Below is the abstract for “In Loco Reipublicae,” available for download on SSRN.

The Supreme Court has long held that children enjoy a range of constitutional rights and has emphasized the critical importance of many of these rights to children’s development as democratic citizens. At the same time, the Court has been resolute in its protection of parents’ near-absolute authority to control the upbringing of children. Indeed, the Supreme Court’s steadfast commitment to broad parental rights under the Due Process Clause effectively diminishes, if not outright nullifies, the Court’s stated protections for children as rights-bearing citizens. The stakes for children have only heightened as parents increasingly seek to exercise their authority to shield their children from certain ideas, such as ideas about racial injustice or gender inequality, that are essential to their development as full citizens in a pluralistic, democratic polity.

This Article offers a new framework for children in constitutional law, one that elevates children’s rights as developing citizens by recognizing parental duties to respect those citizenship rights. The in loco reipublicae framework positions parents as standing in place of the state with constitutional duties to ensure children’s acquisition of the knowledge and skills needed for citizenship in our democratic polity. Parental in loco reipublicae duties are rooted in a potent constitutional mixture of parents’ unique custodial authority over children and children’s own citizenship rights. While children’s free-speech rights are not the only constitutional rights that protect children’s citizenship interests, they are a powerful exemplar of parental duties to ensure children’s access to ideas outside the home. In articulating a theory of children’s citizenship rights and parents’ corresponding duties, the in loco reipublicae framework aims to fortify the parent-child relationship while at the same time respecting children as developing democratic citizens in their own right.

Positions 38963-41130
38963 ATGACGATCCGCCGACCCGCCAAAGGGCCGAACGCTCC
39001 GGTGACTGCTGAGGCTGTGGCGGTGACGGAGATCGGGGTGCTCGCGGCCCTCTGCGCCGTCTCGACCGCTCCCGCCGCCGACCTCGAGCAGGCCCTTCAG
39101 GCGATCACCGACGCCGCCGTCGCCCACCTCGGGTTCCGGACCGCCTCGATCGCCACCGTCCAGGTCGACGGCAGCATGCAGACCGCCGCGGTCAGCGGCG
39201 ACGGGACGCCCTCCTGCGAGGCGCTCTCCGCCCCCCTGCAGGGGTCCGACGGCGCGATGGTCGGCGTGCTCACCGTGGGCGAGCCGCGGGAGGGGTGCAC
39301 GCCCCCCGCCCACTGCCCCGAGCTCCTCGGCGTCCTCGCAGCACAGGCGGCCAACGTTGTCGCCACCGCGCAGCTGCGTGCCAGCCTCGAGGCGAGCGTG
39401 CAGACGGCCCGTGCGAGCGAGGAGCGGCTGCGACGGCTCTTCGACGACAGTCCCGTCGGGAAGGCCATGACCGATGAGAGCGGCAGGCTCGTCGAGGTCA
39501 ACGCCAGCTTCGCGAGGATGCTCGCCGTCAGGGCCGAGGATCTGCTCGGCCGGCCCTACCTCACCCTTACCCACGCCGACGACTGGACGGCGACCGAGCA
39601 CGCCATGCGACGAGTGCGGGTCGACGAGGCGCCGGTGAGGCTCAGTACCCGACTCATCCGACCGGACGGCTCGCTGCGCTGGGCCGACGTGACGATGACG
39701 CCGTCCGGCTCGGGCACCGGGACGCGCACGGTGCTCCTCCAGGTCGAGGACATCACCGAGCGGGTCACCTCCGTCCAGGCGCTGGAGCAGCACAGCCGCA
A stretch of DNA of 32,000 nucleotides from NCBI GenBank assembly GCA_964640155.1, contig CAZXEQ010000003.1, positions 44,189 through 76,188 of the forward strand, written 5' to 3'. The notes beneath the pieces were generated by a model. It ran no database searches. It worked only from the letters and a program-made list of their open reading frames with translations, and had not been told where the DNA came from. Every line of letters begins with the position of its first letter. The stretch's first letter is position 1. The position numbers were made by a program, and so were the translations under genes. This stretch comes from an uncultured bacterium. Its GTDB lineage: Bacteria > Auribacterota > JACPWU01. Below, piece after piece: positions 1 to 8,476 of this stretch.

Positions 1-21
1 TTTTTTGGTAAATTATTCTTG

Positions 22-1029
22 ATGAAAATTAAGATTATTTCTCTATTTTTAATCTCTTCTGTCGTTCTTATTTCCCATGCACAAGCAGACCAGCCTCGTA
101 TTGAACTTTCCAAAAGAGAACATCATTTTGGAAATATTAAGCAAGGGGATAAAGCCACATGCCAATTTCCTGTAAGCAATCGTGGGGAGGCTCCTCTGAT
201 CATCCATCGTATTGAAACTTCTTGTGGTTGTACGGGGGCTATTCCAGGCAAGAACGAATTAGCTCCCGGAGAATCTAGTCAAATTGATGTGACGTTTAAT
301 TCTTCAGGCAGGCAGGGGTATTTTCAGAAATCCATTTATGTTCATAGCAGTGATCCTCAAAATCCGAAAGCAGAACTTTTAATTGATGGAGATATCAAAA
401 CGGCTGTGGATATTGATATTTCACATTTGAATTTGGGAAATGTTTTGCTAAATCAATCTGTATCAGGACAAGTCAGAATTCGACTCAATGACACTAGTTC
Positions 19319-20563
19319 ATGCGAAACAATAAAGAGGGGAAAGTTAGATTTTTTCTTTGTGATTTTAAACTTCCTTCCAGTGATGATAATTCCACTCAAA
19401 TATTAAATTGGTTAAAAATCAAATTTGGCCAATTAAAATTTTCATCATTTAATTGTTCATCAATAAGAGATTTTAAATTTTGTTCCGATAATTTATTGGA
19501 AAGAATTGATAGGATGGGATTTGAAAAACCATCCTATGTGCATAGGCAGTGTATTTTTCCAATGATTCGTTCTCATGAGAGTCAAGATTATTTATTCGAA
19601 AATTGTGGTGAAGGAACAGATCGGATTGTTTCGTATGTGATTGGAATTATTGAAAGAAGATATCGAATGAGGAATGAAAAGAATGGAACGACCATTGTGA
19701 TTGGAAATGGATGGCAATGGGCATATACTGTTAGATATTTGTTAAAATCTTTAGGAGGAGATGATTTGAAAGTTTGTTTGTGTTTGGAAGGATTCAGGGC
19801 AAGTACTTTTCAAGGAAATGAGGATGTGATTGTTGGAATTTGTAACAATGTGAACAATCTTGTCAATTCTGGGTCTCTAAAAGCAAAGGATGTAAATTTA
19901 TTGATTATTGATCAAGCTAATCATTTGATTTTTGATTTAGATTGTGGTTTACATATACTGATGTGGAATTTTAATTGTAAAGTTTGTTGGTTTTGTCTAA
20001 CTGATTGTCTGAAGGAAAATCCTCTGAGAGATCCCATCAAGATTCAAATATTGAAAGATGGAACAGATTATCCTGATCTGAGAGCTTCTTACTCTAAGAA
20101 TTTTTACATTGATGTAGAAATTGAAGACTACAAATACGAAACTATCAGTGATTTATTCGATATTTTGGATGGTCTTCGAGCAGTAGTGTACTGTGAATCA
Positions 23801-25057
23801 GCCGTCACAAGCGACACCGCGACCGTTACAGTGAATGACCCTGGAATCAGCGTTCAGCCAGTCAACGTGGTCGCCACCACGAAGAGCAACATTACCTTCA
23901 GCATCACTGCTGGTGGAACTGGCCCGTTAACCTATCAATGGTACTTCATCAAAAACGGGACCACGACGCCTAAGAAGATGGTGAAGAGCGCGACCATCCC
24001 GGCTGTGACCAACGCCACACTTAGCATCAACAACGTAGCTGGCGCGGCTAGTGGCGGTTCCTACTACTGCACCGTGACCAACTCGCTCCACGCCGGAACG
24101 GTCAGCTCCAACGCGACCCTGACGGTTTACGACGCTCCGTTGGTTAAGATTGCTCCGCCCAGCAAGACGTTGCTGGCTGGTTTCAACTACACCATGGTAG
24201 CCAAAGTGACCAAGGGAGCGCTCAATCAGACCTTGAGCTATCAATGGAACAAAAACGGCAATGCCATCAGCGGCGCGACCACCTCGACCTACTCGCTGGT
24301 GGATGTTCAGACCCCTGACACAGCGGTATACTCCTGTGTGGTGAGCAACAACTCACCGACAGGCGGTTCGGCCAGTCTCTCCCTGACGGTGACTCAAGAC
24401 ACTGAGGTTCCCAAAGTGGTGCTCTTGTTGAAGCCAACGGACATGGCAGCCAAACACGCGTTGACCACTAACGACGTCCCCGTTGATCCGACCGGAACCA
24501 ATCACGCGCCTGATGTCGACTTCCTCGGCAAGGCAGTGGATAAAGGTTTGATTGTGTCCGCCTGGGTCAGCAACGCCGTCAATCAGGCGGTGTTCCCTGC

Anne C. Dailey

University of Connecticut School of Law

Having joined the UConn Law faculty in 1990, Anne C. Dailey writes and teaches primarily in the areas of family law, children and the law, constitutional law, and law and psychoanalysis. She currently serves as associate dean for faculty development and intellectual life, a position she also held from 2007 to 2008 and 2013 to 2014. Professor Dailey was also associate dean for academic affairs from 2008 to 2010.


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